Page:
Concentrated Photovoltaic Solar
No, we’re not confused merging PV with Concentrated Solar Thermal, we’re talking about another entry in the solar photovoltaic meets the magnifying glass. There has yet to be a successful commercial entity in this space, but SunRGI might just be it. This Hollywood-based, reasonably well-funded outfit claims 2x improvement over traditional PV installations using a number of approaches, chief among them concentrating solar energy 1,600x and directing it to highly efficient PV cells. SunRGI calls this approach eXtreme Concentrated PhotoVoltaics or XCPV.
If you detect a tone of skepticism in our entry, that’s because we’ve seen this story before and nothing much has come of it. Frankly, it’s not that the technology doesn’t work, it’s that the economics to make it work haven’t been solved yet – SunRGI might have cracked the code – but we’re from Missouri on this one, show us.
The crux of the matter is the triple junction PV cells are incredibly expensive, though very efficient (37.5%) vs. the 21% seen in traditional PV cells. To date, these cells are used in specialty applications that are not cost sensitive, like space applications. Coupled with the cost issue is the cooling issue. As any child with a magnifying glass can tell you, concentrated sunlight gets very hot. Coincidentally, heat degrades the performance of the PV cell.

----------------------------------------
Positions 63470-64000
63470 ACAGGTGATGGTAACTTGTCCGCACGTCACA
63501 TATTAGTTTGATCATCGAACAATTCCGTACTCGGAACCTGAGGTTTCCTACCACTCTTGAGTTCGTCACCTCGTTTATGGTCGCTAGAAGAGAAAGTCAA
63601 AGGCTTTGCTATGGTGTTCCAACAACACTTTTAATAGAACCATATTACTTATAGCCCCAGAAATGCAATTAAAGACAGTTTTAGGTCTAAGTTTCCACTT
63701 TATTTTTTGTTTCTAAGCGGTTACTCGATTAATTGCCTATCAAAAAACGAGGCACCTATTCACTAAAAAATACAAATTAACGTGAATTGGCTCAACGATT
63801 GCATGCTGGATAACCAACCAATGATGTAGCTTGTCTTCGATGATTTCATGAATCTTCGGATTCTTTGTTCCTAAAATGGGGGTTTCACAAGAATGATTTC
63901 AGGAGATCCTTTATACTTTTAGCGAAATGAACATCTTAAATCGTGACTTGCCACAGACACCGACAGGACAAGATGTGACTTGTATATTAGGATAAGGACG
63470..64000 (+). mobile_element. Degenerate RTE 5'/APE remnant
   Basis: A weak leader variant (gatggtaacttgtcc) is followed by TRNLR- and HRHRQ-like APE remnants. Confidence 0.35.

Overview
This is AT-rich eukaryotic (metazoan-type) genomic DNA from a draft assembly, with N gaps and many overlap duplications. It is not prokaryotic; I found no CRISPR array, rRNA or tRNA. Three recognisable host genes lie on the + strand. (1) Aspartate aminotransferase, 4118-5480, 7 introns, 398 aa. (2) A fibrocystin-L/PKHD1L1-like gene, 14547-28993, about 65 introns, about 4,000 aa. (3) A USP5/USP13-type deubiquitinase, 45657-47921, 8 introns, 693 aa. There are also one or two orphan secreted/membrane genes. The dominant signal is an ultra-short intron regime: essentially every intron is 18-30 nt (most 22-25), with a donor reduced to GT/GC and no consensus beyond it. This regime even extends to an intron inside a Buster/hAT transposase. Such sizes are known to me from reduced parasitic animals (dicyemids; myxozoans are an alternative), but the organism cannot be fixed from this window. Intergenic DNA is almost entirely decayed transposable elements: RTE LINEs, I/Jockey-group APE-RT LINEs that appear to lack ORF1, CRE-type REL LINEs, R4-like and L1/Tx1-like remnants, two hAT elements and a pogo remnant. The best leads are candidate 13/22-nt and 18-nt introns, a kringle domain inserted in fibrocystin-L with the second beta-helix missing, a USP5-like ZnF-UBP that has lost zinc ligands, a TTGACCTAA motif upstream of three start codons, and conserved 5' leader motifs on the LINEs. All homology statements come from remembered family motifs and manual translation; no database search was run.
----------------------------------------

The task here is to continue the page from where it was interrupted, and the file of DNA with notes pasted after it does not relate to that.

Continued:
SunRGI claims to have answers to these questions (CoolMove Technology.) When we see an installation producing electricity over some period of time with a known acquisition, installation, and operation cost, we’ll get excited. Until then, we’ll keep our eyes on this segment as it matures.
Link: SunRGI’s Web Site
[…] has been publishing cool stuff this week. Here are a few of the things discussed this week… Concentrated Photovoltaic Solar – Imagine melding a magnifying glass with a solar cell. What do you get? eXtreme Concentrated […]
What does this device need? One more solar technology! Combine it with a solar hot water heater (basically, pipe water on the back side of it), and you solve the cooling problem and get even more free energy. Why dump all of that nice heat to the environment when you’re heating shower water anyway?
Matt, I like it!
I thought you were going to say a steam turbine given that the temp at the PV cell is likely to be well over 1,000F… That would be one mighty hot shower.
You’ll lose all of the efficiency of the PV if you allow the fluid anywhere near that temperature. Not that you could – then energy entering the water would be about the same as a regular solar water heater. You’d need a very small amount of water to produce high pressure steam.
That comment about steam was intended to be tongue-in-cheek…
We have installed a solar water heater at home and it is also as good as conventional water heaters.’~.
Solar water heater is a very good technology because it helps conserve electrical energy for heating”.: